Ubiquitous and Pervasive Commerce: New Frontiers for Electronic Business - Computer Communications and Networks (Paperback)George Roussos (editor)
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Publisher: Springer London Ltd
Number of pages: 194
Weight: 670 g
Dimensions: 235 x 155 x 11 mm
Edition: 2006 ed.
Ubiquitous and pervasive commerce : new frontiers for electronic business
(Computer Communications and Networks)
Roussos G., Springer-Verlag New York, Inc., Secaucus, NJ, 2005. 194 pp. Type: Book
Date Reviewed: Mar 28 2006
Ubiquitous computing (UC) applications can now be found in places other than science
fiction books. As they are intended to be invisible, we need to look for them more carefully.
The emergence of techniques for the ubiquitous and pervasive computing paradigm
signifies a new wave in computing, one where technology loses its imminent visibility and
blends with objects, locations, and even humans. Still in its inception, this movement is
gaining momentum in different application areas. The commerce area, however, appears to
have gone further than others.
This volume presents a methodological overview of the new frontiers for e-business,
discussing its past, present, and possible futures. When we look at e-business historically--
from 1951, when for the first time software was used to conduct business (by J. Lyons and
Co., an example from the first chapter of the book), through the development of bar codes,
to the current implementation of radio frequency identification (RFID) tags placed in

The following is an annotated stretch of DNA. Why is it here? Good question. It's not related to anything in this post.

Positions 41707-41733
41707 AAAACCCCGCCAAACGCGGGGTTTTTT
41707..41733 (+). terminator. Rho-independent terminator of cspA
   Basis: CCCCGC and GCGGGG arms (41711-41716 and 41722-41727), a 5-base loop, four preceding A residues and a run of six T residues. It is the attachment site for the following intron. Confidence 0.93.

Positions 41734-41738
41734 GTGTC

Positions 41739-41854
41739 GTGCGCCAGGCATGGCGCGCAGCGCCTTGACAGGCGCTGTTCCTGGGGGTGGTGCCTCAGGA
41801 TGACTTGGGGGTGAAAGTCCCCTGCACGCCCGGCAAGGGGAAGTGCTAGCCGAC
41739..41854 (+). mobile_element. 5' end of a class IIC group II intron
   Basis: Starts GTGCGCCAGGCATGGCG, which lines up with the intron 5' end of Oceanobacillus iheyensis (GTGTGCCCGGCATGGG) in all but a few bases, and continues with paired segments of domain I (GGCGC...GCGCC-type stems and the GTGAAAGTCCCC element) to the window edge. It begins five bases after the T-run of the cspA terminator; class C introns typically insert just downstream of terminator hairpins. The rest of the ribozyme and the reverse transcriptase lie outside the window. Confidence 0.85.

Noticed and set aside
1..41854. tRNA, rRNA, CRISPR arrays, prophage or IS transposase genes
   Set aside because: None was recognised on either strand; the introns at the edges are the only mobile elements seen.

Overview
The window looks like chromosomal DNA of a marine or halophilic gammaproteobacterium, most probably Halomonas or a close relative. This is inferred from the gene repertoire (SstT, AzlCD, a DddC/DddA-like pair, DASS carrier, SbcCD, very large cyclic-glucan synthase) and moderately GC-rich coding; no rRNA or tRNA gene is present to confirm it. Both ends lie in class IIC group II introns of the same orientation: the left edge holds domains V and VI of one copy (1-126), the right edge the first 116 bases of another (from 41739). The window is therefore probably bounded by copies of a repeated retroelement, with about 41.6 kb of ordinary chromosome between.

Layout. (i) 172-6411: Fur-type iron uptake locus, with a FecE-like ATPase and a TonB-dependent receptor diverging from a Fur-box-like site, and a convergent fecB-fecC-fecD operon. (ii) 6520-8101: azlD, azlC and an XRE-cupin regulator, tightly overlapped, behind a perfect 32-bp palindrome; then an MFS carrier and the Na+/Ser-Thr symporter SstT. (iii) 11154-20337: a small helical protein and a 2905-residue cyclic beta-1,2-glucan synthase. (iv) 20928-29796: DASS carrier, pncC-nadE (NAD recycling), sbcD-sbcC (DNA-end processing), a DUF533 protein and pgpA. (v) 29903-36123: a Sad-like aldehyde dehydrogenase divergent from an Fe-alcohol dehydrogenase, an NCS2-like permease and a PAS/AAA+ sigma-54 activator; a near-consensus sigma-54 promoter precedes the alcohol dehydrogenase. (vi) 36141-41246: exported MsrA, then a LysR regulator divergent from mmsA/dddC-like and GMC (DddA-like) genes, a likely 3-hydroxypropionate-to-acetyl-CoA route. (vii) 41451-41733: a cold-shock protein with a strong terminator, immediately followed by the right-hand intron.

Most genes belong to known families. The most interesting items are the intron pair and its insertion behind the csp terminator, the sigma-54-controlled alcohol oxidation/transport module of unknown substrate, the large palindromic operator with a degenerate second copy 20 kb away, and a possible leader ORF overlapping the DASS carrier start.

products--we become aware of the amount of work and ideas that have been implemented
In addition to the introductory part, the book has three other parts: "Technology,"
"Business," and "Society," with a total of 11 chapters that complement each other greatly.
The "Technology" part of the book focuses on the supply chain management standards in
ubiquitous commerce and on a couple of applications of RFID technology. The "Business"
part discusses such topics as UC approaches to extending customer relationship
management, customer tracking, price discrimination, and the design of pervasive retail
experiences. The "Society" part focuses on the legal and societal challenges of the use of
UC in commerce, as it will impose significant changes in the way we do business.
In conclusion, this is an easy-to-read volume that will be of use to casual readers,
students, and researchers.
Reviewer: Goran Trajkovski Review #: CR132598
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